is it is When this "wine" poured into another glass. and a drop of acid in the second is all you need. A Adding to alkali Adding to acid Water containing phenolphthalein First glass containing alkali drop of alkali in the first glass. turns back to water! The reason is that the water jug contained a spot of phenolphthalem.A Chemical Indicator As water glass. it poured into one appears to change into wine. which turns water bright red in the presence of an alkali. 21 .

hydrogen.and hence to life because it acts as a chemical vehicle for substances taking part in reactions. to form steam. bases and acids react together to form water as one of the products of chemical exchange. For life on Earth to exist. The reason why is not difficult to guess. Water's main ingredient.a microcosm of how the oceans were formed. shows that it contains twice as much hydrogen as oxygen. Copper oxide. this water must be in liquid form. More familiarly.) Many chemical reactions produce water. Water is so important to chemistry .hydrogen and oxygen. When substances dissolve in water. Water. (The chemical formula for water. as we have discovered. H 2 0. Considering the vast range of temperatures in the unifrom the absolute cold of the deepest regions of outer space to the incredible heat of the Sun's furnace. yet there is very little free hydrogen in the Earth's atmosphere. neither will it be corroded by sulfuric acid provided that it is kept dry. During the formation of the Earth most of the available hydrogen would have been burned up in producing the water to make up the vast oceans now covering the Earth's surface. This condenses as tiny droplets of water on the cold surface of the jug ." jug is not leaking! happening is that What The is hydrogen from the gas supply and oxygen in the air burn together. 22 . We have already seen that iron will not normally rust so quickly when there is no water present. Chemical formation of water A glass jug of milk on a gas ring appears to "sweat. is a compound of two substances . is the commonest substance in the universe. for instance. verse.Water is the most important substance on our planet. they are brought into contact with each other and can react in a way that was not possible under dry conditions. reacts with hydrogen to form pure copper and water. it is remarkable that our planet should be at exactly the right temperature for this to happen.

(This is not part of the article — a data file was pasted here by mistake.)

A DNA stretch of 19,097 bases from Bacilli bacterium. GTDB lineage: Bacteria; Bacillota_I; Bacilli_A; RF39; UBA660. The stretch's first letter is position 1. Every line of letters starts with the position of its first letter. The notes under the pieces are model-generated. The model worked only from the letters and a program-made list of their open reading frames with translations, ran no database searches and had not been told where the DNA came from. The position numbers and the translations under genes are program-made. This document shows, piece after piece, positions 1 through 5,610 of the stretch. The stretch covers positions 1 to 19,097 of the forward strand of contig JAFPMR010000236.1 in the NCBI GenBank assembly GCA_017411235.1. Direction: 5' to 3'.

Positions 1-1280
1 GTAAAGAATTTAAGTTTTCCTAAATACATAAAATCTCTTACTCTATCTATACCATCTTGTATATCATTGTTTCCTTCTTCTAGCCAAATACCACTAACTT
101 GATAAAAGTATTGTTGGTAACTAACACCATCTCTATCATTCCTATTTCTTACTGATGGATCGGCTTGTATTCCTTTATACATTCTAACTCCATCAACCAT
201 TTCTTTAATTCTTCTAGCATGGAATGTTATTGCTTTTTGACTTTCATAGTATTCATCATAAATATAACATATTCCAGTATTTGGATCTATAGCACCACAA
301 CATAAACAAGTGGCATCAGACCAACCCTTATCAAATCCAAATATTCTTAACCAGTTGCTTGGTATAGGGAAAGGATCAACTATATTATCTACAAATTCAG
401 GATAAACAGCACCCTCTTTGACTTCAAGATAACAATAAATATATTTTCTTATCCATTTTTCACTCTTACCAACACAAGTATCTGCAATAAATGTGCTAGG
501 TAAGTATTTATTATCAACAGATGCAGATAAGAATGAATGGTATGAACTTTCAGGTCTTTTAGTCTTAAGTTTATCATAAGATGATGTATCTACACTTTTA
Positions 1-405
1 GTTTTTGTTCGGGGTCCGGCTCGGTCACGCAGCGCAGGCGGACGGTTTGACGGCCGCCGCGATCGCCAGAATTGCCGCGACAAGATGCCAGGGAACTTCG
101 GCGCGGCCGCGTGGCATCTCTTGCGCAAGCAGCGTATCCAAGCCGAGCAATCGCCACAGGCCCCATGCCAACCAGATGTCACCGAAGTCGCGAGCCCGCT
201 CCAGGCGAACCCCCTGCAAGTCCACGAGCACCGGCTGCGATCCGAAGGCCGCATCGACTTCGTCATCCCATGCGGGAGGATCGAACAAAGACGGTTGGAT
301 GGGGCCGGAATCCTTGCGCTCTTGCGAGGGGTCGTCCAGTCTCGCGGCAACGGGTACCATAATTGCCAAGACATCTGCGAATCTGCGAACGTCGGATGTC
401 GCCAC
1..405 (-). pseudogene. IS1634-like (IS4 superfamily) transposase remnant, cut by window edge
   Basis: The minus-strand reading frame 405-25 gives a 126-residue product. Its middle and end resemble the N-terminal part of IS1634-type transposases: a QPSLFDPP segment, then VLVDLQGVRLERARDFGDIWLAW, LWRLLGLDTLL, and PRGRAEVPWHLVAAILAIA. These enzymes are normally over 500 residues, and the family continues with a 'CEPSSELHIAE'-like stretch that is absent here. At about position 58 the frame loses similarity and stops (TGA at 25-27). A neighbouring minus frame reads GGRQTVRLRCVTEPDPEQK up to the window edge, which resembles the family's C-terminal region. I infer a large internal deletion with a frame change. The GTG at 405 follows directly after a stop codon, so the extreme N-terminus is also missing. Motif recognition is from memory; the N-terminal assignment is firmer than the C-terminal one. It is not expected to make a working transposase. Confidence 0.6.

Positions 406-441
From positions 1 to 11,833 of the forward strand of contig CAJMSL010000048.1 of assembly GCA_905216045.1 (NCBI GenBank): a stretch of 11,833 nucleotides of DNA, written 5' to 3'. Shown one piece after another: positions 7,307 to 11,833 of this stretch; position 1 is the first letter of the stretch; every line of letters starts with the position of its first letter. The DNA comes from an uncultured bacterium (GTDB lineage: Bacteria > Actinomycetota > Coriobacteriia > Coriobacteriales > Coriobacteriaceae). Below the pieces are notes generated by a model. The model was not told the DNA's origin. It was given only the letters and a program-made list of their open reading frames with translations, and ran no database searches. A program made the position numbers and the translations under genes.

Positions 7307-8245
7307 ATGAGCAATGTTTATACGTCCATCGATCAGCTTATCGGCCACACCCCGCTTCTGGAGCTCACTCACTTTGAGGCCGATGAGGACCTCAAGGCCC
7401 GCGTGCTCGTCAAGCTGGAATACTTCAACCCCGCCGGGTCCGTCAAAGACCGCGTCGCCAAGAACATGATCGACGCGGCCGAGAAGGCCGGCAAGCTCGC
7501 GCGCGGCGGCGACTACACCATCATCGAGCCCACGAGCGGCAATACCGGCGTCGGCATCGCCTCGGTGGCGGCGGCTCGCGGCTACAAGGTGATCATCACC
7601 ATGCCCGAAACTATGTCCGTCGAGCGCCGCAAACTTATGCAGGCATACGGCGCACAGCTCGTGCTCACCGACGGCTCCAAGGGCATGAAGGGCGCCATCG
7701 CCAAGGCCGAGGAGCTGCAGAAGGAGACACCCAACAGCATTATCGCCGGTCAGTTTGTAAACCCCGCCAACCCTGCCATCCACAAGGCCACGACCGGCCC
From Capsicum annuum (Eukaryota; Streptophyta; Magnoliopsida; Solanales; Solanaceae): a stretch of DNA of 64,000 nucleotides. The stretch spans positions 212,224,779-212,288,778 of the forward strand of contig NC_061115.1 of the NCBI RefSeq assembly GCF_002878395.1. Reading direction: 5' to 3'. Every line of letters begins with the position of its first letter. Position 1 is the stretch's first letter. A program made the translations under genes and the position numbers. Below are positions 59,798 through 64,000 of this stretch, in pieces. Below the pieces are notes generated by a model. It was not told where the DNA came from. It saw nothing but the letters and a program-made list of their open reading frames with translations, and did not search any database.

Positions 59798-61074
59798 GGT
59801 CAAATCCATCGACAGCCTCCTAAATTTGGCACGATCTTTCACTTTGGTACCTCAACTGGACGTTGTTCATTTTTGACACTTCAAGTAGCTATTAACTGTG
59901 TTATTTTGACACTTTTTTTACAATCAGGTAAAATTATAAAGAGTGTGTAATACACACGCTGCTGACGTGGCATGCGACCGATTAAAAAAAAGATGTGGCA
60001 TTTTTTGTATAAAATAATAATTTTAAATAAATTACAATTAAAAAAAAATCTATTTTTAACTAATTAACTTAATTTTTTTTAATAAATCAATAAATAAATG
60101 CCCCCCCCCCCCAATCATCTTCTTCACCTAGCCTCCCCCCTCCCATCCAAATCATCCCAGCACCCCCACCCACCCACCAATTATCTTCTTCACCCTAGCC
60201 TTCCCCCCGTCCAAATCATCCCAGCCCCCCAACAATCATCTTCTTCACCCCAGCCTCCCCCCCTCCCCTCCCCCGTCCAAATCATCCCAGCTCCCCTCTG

.that Earth became life on possible. our planet was I formed amid vast clouds of steam. the Earth and the steam condensed to make the oceans.< Liquid water is the Earth's unique feature. when water was vaporized into not steam or frozen into ice . ~^f.'/'' ''. It was only then cooled. . Millions of years ago. 23 . In time.

which is also light. own hydrogen out of the way and takes its place (in much the same way that iron pushes half of the water's copper out of copper sulfate The sodium combines with the remaining hydrogen and oxygen to form sodium hydroxide.Hydrogen and Water Because known is it the lightest hydrogen was once used to float airships and aeronautical balloons. . the surface of the water. Burning Water Is it really possible to set What is water on fire? Yes. After a couple of spectacular disasters. 24 form Hydrogen I . the idea of passenger airships was abandoned airliners. and will burn readily (sometimes gas. Heat from the reaction sets the hydrogen alight. a WATER Oxygen . explosively) in oxygen. and safer than hydrogen. If you drop sodium into the water it will burst into flame! Sodium is a It pushes very reactive metal. But it happens to be also extremely dangerous. that propel the sodium round Sodium happening WATER CD Hydrogen Oxygen Sodium hydroxide Sodium Oxygen Hydrogen ^^ \ Hydrogen solution). The hydrogen that is pushed out escapes as bubbles of gas. gas-filled balloons (often used for weather surveys) contain helium. when it oxygen combines with in the air to water again. in favor of Today.